The versatile effects of fennel can be traced back to a colorful mixture of proven medicinal ingredients and healthy nutrients. While the latter are important from a nutritional point of view and strengthen the body in a natural way, components such as the essential oil of the plant ensure the healing effect in the event of illness. The components of fennel oil have a special variety, which plays a not insignificant role in the universal healing power of the plant. Overall, the active ingredients of fennel are composed as follows:

  • essential oils,
  • Flavonoids,
  • Silica,
  • Minerals,
  • Vitamins.

Essential oils

Essential oils are additives in many medicinal plants. Such an abundance of ethereal additives, such as those found in fennel, is unusual even for very strong medicinal herbs. Some components have a taste-forming function. These include, for example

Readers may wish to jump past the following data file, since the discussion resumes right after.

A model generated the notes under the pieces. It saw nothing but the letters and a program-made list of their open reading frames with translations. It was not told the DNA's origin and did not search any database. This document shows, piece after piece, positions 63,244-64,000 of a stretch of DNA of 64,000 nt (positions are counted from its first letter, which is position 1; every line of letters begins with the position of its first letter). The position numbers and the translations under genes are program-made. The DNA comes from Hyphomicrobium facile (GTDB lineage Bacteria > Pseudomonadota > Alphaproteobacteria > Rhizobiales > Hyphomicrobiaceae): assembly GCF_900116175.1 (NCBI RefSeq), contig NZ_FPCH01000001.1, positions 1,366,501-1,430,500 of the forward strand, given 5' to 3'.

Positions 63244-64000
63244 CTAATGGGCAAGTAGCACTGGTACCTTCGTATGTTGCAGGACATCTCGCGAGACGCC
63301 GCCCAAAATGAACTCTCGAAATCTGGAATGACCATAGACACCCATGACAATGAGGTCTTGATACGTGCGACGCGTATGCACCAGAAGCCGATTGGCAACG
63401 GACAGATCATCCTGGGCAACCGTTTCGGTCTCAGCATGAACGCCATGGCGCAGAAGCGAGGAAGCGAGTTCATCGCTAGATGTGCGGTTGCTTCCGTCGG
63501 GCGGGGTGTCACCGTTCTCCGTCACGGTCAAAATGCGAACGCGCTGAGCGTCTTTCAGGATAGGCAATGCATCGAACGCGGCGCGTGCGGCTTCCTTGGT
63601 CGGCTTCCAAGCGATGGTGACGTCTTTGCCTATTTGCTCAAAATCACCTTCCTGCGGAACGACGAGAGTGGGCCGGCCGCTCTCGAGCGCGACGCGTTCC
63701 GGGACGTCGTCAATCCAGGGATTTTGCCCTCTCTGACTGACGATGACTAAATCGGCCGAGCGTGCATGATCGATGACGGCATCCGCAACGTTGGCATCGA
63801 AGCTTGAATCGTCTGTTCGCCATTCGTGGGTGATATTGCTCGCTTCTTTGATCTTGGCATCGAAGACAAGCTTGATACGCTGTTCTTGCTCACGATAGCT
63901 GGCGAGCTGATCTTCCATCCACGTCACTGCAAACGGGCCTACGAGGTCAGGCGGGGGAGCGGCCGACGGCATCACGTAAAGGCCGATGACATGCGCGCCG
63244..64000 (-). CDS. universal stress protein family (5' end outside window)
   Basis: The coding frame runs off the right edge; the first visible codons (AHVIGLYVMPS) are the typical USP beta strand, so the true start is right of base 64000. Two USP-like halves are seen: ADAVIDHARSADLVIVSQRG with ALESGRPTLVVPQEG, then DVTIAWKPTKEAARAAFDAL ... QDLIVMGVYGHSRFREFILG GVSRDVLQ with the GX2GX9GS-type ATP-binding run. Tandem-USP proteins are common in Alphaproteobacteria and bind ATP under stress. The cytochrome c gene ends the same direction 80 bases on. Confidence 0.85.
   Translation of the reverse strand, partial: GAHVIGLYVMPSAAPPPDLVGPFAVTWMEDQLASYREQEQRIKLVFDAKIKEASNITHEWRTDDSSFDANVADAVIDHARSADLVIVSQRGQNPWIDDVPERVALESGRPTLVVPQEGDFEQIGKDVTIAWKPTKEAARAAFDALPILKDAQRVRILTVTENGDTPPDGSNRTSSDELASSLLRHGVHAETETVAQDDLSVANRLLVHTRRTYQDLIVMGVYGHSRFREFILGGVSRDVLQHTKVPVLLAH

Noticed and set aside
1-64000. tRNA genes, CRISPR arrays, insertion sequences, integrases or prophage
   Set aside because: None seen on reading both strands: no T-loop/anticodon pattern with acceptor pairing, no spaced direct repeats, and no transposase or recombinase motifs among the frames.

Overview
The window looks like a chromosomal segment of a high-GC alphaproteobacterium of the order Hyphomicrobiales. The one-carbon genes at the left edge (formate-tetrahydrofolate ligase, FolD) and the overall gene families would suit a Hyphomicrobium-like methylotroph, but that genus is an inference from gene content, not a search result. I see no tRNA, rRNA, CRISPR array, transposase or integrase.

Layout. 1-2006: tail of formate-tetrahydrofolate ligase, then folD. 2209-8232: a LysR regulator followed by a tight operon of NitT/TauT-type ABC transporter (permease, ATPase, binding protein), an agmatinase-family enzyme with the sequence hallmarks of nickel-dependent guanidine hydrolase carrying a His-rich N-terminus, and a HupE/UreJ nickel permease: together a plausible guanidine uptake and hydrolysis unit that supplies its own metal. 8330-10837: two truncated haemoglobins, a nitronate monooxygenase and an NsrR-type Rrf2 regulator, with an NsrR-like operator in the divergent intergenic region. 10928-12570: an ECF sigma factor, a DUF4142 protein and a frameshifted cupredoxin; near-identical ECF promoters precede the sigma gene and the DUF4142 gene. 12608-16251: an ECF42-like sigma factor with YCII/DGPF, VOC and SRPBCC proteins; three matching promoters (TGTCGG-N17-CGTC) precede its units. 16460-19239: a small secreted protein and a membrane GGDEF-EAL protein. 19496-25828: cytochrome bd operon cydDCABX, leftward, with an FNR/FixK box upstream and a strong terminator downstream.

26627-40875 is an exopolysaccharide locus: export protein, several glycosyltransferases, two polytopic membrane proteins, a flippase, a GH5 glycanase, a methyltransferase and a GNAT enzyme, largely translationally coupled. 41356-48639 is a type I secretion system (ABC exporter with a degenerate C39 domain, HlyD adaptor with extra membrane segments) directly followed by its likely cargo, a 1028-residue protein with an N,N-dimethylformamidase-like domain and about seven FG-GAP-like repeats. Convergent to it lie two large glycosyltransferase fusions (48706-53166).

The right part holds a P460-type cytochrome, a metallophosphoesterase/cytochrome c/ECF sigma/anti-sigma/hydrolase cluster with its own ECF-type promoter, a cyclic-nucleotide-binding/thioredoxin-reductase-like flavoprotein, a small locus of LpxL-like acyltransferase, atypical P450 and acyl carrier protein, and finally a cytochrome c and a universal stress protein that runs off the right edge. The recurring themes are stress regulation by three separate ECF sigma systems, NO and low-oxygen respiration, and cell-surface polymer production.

• Camphene,
  • Cymol,
  • Estragol,
  • Lime,
  • Myrcene,
  • Ocimen,
  • Phellandren
  • Terpinol.

Many other essential essences of fennel also play a key role in its medicinal effects. Moreover, plants that are so rich in essential oils often have to be dosed very carefully and are particularly unsuitable for small children. The situation with fennel is very different, because it not only has a very gentle effect and is recommended as a gentle alternative in the area of ​​pediatric medicine, but can also be consumed in any amount in a completely safe manner.

Anethole and fenchone

Two of the most important ingredients in fennel essential oil are undoubtedly anethole and fenchone. The essences are found almost exclusively in umbelliferae, in the case of fenchon even only in fennel. Both have an antimicrobial effect and are therefore important for the effects of fennel in inflammatory infectious diseases such as conjunctivitis or bronchitis. Anethole in particular also has an expectorant and anticonvulsant effect, which is important for both respiratory diseases and indigestion.